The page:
What is intermittent fasting?
By now, you've probably heard of intermittent fasting as a trendy way to lose weight. The ancient practice of choosing not to eat or drink during certain time periods has seen a renewal in the past few years. There are plenty of books, online programs, protocols, and real experts on intermittent fasting. There are also bro-scientists who will tell you what they've heard, but not how to do it right or what to look out for.
I don't know; I wouldn't do it. The idea is to control your food urges and eat less often, making it easier to create a calorie deficit and lose weight.
Fasting: it's not for everyone
My friends are getting mixed results from intermittent fasting programs. I noticed four common mistakes that ruin efforts and even cause people to gain weight:
1) Binge eating
One of the biggest challenges to not eating for a while is how hungry you feel when it's time to eat! I know that if I get caught working through lunch, or eat a breakfast that's too light, my next meal is more likely to have something fried in it. Doing this to yourself while intermittent fasting isn't going to help you reach your goals (you've been specific about your goals for this diet, right?)
Read more: Stop Waiting to Make your Dreams Your Reality!
2) Not tracking and planning what you eat
With that, not paying attention to what you're eating or your portion size is not gonna take you where you want to go. Awareness is key- know how being hungry affects your food choices, and be sure to eat slowly enough to recognize when you're full. Also, when eating less often, being sure to eat a balanced diet with all the vitamins, minerals, and macronutrients you need.
In theory, intermittent fasting is supposed to keep you from mindless snacking. However, when you haven't eaten for a few hours, those little snacks keep jumping into your mouth. These will almost always be candy, cookie, chips, snack cakes, or something you have quick access to. These calories and fat grams count, and they're typically worse than what you would've eaten for lunch.
If you don't work in isolation without any meetings, you will come face to face with someone who's eating something delicious. It's easy to cave into peer pressure and temptation at a restaurant. I hope you're disciplined enough to handle that situation- bonus if you're graceful while hangry.
Though many see results from intermittent fasting, I don't recommend it for most people
As the wellness coach improving entrepreneurs' productivity and health so they enjoy the reasons they work, I do not positively recommend intermittent fasting. Three reasons:
How do you focus when you're hungry? You wait until you forget you're hungry. I believe it's too big of a distraction for many freelancers to work optimally.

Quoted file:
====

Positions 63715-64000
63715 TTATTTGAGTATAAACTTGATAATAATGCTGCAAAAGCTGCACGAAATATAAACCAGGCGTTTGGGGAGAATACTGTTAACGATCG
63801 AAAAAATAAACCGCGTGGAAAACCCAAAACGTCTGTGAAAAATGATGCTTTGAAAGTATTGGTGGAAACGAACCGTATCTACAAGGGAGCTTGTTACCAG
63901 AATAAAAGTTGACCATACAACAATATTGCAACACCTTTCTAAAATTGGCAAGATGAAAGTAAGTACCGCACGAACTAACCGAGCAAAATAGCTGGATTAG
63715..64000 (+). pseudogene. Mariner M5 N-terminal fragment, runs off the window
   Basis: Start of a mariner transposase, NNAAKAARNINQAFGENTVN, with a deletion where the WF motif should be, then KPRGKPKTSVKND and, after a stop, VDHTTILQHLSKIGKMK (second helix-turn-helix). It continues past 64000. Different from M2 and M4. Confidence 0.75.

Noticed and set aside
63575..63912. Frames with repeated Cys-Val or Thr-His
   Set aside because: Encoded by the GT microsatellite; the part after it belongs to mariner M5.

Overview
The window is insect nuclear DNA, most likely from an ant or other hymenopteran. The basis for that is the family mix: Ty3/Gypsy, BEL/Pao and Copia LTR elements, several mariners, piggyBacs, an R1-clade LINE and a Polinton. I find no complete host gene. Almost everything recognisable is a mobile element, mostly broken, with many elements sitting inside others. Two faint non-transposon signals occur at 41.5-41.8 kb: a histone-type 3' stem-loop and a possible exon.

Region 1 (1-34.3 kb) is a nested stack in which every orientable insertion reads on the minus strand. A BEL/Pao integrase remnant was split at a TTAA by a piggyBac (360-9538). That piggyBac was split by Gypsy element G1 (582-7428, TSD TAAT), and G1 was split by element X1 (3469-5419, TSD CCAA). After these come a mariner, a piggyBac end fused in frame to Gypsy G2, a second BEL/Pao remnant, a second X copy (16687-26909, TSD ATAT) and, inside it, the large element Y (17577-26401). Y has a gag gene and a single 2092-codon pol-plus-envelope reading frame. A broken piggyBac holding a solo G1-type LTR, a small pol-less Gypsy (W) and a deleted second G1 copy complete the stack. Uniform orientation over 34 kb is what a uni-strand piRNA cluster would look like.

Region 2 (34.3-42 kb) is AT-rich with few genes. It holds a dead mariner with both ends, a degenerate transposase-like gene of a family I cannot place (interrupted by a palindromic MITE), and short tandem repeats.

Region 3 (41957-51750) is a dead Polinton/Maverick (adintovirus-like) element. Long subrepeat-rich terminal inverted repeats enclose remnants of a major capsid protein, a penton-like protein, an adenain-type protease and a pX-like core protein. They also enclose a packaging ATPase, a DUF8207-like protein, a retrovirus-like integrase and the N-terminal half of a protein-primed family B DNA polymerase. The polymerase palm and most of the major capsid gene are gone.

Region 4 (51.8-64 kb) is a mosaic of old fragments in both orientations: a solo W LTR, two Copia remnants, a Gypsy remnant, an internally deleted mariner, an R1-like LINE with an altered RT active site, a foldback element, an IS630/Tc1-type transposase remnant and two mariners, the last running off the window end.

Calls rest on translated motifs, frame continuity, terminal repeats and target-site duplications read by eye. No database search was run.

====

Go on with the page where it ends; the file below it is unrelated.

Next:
I'm a huge fan of making small, easy to maintain choices that create lasting effects. If it's crazy for you to imagine intermittent fasting (or any diet) for the next 1-5 years, are you planning for results that last that long? Sure, you could follow a diet to lose weight, then adjust it to maintain your new weight, but you have to incorporate that into your plan early and stick to it!
Not for everyone
It's a good idea to talk with your doctor (and a dietitian) before starting any diet. Some people should definitely consult before trying intermittent fasting:
- History of eating disorders
- People with history or risk of low blood sugar
- Pregnant women
- People notably underweight or overweight
What should you do instead of intermittent fasting?
Eat only fruits and veggies during the times you're supposed to be fasting!
The USDA dietary guidelines recommend eating 2 cups of fruits and 2.5 cups of vegetables daily to reduce their risk of chronic disease- which is a big enough challenge for the average American eating 2-3 total cups per day! Produce is a great source of fiber that keeps you from feeling hungry, plus vitamins and minerals to keep you feeling great and working well!
What the research says
The Annual Review of Nutrition concluded "intermittent fasting regimens may be a promising approach to losing weight and improving metabolic health for people who can safely tolerate intervals of not eating, or eating very little, for certain hours of the day, night, or days of the week."
Human studies haven't yet had powerful designs (small sample sizes, no control groups, short follow-up, healthy individuals who were unlikely to see effects).
Research has not demonstrated that alternate-day fasting regimens produce superior weight loss in comparison to standard, continuous calorie restriction weight-loss plans.
The research also has not investigated links between intermittent fasting and diet, sleep, and physical activity (and probably not freelance productivity and enjoyment).
Instead of intermittent fasting, strive to eat 5 servings of fruits and vegetables every day. Though fasting may help you reach your weight goals, it is difficult to maintain, and may temporarily decrease your work productivity. Intermittent fasting is an interesting topic, so I'll keep an eye on results of new studies.